If you found this article interesting, you might like the following blog posts:

Military Finances 301: Donating a Car (or Boat) and the Tax Effects

Retired Military Finances 201: Remote Work and State Income Taxes

Military Finances 301: Tax Efficient Support to Charity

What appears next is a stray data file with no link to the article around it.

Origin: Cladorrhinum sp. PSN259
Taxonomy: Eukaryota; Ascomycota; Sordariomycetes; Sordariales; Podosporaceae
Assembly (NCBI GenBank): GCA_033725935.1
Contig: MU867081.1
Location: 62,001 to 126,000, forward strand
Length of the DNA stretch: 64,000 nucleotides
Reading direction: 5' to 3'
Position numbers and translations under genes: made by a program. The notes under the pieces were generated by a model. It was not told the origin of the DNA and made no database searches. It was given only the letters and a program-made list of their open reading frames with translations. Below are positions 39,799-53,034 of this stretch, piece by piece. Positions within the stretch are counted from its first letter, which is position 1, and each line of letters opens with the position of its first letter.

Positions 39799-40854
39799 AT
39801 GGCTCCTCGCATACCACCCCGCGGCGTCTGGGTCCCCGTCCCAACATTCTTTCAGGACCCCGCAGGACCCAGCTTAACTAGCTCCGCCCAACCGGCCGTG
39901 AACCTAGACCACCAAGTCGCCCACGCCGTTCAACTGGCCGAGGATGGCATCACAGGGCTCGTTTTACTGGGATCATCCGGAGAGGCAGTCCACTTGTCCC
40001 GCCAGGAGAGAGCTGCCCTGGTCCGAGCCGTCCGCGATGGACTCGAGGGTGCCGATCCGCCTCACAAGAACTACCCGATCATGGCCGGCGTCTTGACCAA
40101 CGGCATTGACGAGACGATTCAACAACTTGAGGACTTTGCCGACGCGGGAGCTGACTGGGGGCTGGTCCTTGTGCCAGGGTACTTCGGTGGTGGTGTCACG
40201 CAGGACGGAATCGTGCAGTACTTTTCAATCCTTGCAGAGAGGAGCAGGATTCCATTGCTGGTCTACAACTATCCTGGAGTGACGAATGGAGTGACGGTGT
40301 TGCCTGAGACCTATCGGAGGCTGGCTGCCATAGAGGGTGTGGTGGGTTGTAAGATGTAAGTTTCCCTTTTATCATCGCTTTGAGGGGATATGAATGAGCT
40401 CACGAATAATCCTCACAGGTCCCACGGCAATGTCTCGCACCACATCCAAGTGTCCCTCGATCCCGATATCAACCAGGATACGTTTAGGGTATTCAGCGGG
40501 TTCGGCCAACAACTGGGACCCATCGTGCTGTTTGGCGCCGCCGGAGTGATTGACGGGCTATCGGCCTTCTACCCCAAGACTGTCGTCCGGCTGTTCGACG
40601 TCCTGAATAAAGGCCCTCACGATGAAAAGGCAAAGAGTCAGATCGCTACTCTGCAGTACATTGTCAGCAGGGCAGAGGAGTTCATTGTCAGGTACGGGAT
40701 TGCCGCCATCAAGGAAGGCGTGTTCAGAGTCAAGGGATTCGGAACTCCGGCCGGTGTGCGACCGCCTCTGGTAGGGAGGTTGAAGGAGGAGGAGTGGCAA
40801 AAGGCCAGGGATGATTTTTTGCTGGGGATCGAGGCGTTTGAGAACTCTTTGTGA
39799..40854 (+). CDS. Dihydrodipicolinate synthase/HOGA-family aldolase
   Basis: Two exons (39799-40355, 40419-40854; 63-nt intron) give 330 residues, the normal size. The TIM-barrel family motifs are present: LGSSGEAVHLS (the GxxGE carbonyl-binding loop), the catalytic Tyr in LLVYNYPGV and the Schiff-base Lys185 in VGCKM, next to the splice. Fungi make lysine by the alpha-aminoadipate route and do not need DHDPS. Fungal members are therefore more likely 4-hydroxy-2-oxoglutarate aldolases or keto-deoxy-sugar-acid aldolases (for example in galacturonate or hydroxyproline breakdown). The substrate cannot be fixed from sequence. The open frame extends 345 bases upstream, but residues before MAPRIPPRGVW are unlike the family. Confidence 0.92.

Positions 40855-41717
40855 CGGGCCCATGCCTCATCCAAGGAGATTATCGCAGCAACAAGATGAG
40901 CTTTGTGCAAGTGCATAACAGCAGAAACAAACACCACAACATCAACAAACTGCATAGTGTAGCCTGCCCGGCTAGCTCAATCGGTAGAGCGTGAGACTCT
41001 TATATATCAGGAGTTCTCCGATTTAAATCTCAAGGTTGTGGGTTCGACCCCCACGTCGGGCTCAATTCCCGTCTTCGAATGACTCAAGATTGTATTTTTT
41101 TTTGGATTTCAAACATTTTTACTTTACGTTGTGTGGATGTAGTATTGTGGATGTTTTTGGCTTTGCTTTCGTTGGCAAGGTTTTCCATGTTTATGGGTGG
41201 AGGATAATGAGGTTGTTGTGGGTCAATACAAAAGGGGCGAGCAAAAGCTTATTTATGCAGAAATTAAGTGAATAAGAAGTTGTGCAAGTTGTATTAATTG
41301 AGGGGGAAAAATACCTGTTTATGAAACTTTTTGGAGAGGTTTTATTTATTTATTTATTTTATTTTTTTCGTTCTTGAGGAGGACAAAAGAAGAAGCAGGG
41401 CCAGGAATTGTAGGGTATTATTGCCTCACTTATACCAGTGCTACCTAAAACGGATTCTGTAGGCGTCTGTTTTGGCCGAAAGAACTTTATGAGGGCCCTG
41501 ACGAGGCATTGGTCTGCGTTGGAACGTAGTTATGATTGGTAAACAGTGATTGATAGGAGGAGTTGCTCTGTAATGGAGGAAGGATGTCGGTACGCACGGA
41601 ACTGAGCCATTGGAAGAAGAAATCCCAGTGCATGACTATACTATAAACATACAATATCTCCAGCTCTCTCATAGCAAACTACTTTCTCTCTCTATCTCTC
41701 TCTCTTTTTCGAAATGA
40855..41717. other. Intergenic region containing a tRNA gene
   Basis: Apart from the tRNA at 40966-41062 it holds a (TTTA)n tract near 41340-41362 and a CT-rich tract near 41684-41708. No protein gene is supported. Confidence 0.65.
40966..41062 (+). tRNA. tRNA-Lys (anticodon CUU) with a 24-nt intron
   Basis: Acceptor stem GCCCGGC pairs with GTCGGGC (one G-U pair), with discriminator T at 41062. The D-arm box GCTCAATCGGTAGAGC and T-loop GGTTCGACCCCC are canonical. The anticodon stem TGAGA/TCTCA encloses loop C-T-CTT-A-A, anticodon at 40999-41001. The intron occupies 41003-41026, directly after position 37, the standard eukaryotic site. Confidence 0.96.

Please remember that past performance may not be indicative of future results. Different types of investments involve varying degrees of risk, and there can be no assurance that the future performance of any specific investment, investment strategy, or product (including the investments and/or investment strategies recommended or undertaken by C.L. Sheldon & Company, LLC ), or any non-investment related content, made reference to directly or indirectly in this blog will be profitable, equal any corresponding indicated historical performance level(s), be suitable for your portfolio or individual situation, or prove successful. Due to various factors, including changing market conditions and/or applicable laws, the content may no longer be reflective of current opinions or positions. C.L. Sheldon & Company, LLC does not make any representations or warranties as to the accuracy, timeliness, suitability, completeness, or relevance of any information prepared by any unaffiliated third party, whether linked to C.L. Sheldon & Company, LLC website or incorporated herein, and C.L. Sheldon & Company, LLC takes no responsibility therefore. All such information is provided solely for convenience, educational, and informational purposes only and all users thereof should be guided accordingly. Moreover, you should not assume that any discussion or information contained in this blog serves as the receipt of, or as a substitute for, personalized investment advice from C.L. Sheldon & Company, LLC . To the extent that a reader has any questions regarding the applicability of any specific issue discussed above to his/her individual situation, he/she is encouraged to consult with the professional advisor of his/her choosing. C.L. Sheldon & Company, LLC is neither a law firm nor a certified public accounting firm and no portion of the blog content should be construed as legal or accounting advice. A copy of the C.L. Sheldon & Company, LLC ’s current written disclosure statement discussing our advisory services and fees is available for review upon request. DISCLAIMER OF TAX ADVICE: Any discussion contained herein cannot be considered to be tax advice. Actual tax advice would require a detailed and careful analysis of the facts and applicable law, which we expect would be time consuming and costly. We have not made and have not been asked to make that type of analysis in connection with any advice given in this blog post. As a result, we are required to advise you that any Federal tax advice rendered in this blog is not intended or written to be used and cannot be used for the purpose of avoiding penalties that may be imposed by the IRS. In the event you would like us to perform the type of analysis that is necessary for us to provide an opinion, that does not require the above disclaimer, as always, please feel free to contact us.